For enterprise SaaS companies, professional services are a necessity that risks creating distraction from the core business while watering down margins on software sales.

(As an aside, be aware we are talking about software-as-service vendors; on-premise suppliers have different economics. Maintenance and support revenue at on-premise players in ERP, for example, is typically far higher than license revenue. In addition, that support revenue stream is often more stable than the license revenue. This is distinct from professional services, but the point is that SaaS economics are far different than on-premise.)

Regardless of profitability, professional services are an essential ingredient for making enterprise software customers happy. Enterprise buyers expect responsive vendor assistance during when purchasing and implementing software in areas such as finance, CRM, or supply chain.

In addition, when selling a subscription service, software companies must ensure ongoing customer satisfaction. If not, unhappy buyers voting with their wallet will eventually abandon the service for alternatives.

For this reason, smart SaaS companies have long understood that the successful execution of the subscription business model forces high customer satisfaction. Again, unhappy subscription customers tend to leave. Therefore, churn is a core metric for any SaaS business.

With this background in mind, here are edited comments from my conversation with Zach Nelson, CEO of NetSuite:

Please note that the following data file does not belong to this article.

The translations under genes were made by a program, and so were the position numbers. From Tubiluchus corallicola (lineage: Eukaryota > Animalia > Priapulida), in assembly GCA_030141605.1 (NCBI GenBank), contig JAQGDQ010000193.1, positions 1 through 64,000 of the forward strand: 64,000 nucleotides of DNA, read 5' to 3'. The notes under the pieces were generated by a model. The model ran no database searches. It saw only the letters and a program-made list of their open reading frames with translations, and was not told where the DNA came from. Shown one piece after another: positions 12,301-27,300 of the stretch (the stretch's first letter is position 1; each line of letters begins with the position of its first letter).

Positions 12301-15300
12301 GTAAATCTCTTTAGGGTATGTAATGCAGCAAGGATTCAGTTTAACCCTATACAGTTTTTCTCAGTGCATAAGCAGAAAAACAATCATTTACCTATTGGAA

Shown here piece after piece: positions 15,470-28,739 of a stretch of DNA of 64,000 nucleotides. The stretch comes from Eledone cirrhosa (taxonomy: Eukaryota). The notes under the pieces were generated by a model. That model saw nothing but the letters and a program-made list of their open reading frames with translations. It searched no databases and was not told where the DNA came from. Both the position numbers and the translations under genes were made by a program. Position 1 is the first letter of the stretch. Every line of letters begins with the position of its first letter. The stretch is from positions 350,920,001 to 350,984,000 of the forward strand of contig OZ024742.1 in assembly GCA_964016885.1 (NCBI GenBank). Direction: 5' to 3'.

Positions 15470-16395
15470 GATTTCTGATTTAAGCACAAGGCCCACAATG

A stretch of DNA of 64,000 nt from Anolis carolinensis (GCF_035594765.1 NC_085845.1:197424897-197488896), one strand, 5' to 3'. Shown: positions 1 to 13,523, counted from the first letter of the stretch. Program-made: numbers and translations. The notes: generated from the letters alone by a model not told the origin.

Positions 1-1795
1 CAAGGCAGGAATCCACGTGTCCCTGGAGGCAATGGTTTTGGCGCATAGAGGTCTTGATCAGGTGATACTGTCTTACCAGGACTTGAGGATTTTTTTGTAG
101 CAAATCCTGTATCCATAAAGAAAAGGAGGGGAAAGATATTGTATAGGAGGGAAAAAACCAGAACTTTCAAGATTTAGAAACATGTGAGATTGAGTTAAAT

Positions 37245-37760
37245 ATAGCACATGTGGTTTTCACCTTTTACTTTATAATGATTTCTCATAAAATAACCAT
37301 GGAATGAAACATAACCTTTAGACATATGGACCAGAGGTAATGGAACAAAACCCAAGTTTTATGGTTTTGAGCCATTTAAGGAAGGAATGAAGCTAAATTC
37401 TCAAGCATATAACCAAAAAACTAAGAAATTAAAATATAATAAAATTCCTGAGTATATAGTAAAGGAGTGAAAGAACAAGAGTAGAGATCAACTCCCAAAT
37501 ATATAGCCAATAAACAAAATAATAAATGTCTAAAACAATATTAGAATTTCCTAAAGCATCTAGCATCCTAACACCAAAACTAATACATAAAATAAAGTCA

Why did NetSuite build a services organization?

We would have rather not built a services organization. However, we had to get customers live and make sure the revenue recurs. If the customer doesn’t get live the revenue doesn’t recur.

We built our professional services because there was no other alternative, but we did it differently than a services business would. [For us,] services are an investment in recurring revenue. We make a little money on our services, but it’s really a necessary evil, even though I’m not saying services are evil.

I’m really happy that 40% of our business now comes from channel partners. The channel was reticent ten years ago but is driving our business today.

In other words, professional services drive recurring software sales?

In our case, yeah.

What are your metrics for correlating customer satisfaction and recurring revenue?

[One] way to align our interest with customers is doing one-year deals because we’re incented to get that customer live and they’re incented to get live as well.

We’ve always focused on revenue churn. Every year we say that revenue churn can’t get lower and then it goes lower again.

The bad side of revenue churn is [subscription non-renewal] and down-sell; those are the negative inputs. The positive input is up-sell. Year-over-year, our up-sell is more than our churn and down-sell.

As you build company models, up-sell is a very good thing. You need products to up-sell, to replace the inevitable churn and down-sell, even in a sticky application like ours. So, that’s a very important piece of the model.

To want to add more things, the customer has to be happy. You also have to target the right group of customers; some upsell just comes naturally. We’re probably the platform for 70% to 80% of next-generation businesses such as here in the audience [at the SaaStr conference], so when they go from 50 employees to 500 employees, it’s a beautiful thing. Choosing your markets wisely is another important piece.

(Cross-posted @ ZDNet | Beyond IT Failure Blog)